Artist Jenny Reich started working with stained glass decades ago. Then, some six or seven years back, she switched to a “warm” medium – fused glass. She’s never looked back, and in fact, she’s still looking forward.
“You won’t see a lot of what we do,” Reich says. “We’re kind of blazing a few paths.”
Reich and partner Greg Keith opened their studio and gallery, Whimsy, in downtown Custer on September 1. The business, located at 2911 Main Street, will celebrate its formal grand opening from 4 to 7 p.m. on Saturday, December 3, though the gallery is already open to the public. Reich is also planning a holiday open house for the following weekend, featuring lots of ornaments and a number of holiday-themed pieces.
Whimsy is housed in a former bank building that had stood vacant for 40 years, and its high ceilings and brick walls provide a perfect canvas for the iconic, sculptural art Reich and Keith create.
“What we’ve done is combine the intricacies of stained glass and brought them into fused glass,” Keith says. Keith designs about 80 percent of the artwork, and Reich’s astonishing skill with cutting glass brings the ideas to fruition.
“A lot of fusers don’t have the cutting skill Jenny has,” Keith says. Reich deflects the praise, but her talent is evident in the complexity of the pieces on display.
The sign hanging above the shop’s door is a perfect example. The shop’s name is cut from a single piece of glass – twice, once for each side of the sign. Reich says it took “about a day” to cut the glass, including spiraling embellishments and cursive script. She only had one piece break.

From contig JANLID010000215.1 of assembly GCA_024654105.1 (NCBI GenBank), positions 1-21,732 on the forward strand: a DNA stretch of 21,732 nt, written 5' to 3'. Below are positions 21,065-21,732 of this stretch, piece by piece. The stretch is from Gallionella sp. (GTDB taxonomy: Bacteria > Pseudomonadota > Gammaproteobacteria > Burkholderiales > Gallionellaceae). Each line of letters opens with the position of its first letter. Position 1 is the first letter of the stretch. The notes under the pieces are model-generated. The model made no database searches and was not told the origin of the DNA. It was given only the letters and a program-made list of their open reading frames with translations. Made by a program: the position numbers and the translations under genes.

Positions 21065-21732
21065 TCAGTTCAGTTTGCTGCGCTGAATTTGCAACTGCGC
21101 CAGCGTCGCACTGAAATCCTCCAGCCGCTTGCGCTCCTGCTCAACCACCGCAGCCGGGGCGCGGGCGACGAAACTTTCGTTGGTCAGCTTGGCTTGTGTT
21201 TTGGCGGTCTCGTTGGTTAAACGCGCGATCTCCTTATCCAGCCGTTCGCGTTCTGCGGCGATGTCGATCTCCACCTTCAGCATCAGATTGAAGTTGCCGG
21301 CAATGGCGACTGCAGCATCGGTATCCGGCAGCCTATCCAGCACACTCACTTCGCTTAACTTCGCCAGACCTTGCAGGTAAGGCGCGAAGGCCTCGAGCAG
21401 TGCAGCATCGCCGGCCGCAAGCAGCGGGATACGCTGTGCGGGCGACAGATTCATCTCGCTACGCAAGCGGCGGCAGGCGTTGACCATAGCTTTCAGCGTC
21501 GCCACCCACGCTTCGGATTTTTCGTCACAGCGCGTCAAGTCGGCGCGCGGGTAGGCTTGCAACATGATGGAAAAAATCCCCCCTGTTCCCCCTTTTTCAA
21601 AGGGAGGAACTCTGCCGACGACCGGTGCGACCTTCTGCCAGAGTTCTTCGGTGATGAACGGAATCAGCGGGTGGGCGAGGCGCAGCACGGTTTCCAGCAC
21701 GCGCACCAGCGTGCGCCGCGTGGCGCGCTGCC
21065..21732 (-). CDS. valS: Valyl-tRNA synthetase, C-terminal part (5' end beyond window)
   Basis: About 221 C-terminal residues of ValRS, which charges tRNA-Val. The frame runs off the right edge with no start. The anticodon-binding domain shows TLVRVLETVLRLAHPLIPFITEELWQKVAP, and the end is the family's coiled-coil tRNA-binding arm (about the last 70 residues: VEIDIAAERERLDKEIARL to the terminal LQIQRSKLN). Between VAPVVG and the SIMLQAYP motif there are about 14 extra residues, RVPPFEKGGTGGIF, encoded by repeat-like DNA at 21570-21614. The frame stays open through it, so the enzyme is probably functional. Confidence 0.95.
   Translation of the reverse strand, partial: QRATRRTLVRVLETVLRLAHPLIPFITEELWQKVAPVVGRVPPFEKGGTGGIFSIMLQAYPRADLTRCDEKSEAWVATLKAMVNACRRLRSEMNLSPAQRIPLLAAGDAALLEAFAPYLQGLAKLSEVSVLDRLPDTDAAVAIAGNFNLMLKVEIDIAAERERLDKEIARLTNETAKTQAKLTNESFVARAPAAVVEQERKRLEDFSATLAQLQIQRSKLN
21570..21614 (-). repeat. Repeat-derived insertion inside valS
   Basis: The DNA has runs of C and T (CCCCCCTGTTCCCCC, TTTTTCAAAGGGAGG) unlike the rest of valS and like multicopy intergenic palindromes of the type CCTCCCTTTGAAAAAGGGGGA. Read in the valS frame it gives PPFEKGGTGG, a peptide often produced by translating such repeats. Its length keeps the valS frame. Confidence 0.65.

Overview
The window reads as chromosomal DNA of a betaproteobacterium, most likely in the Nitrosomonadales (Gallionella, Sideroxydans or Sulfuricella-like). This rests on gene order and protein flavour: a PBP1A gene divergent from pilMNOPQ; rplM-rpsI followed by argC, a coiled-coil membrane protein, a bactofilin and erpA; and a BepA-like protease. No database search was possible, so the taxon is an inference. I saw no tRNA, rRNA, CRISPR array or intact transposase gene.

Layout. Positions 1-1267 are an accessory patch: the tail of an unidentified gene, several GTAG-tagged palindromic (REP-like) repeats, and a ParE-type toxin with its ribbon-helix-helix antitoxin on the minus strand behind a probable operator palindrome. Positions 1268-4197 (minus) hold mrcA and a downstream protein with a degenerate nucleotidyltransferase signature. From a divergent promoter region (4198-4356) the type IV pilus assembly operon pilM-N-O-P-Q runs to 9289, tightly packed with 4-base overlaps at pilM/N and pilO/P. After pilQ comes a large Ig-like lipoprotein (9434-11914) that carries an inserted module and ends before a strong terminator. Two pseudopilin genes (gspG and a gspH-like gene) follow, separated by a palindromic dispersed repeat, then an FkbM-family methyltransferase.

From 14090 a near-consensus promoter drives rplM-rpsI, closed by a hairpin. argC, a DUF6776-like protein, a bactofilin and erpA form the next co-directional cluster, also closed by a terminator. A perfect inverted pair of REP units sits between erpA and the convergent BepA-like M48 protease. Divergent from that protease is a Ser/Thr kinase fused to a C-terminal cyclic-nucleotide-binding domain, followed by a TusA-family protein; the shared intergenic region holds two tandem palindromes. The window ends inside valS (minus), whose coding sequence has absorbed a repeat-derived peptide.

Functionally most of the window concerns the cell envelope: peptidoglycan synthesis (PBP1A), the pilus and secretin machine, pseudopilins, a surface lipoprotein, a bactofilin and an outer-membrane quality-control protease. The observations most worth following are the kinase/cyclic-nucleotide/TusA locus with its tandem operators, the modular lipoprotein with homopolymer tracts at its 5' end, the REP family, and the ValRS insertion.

“We just take it a little further,” Reich says.
One piece, “Georgia on my Mind,” features a double layer of fused “petals” and a tactile center that amps up the contrast between it and the sleek exterior.
Reich also enjoys “painting” with ground glass, a technique she can employ between pieces of clear glass to layer images and create depth.
When working with stained glass, Reich explains, there are a lot of “can’ts.” Stained glass isn’t very durable, and it’s certainly not airtight. Certain curved shapes just aren’t possible with stained glass, and the seams and copper tape break up an artist’s design. These rules just don’t apply with Reich’s style of fused glass.
“As far as I’m concerned now,” Reich says, “there are no limitations.”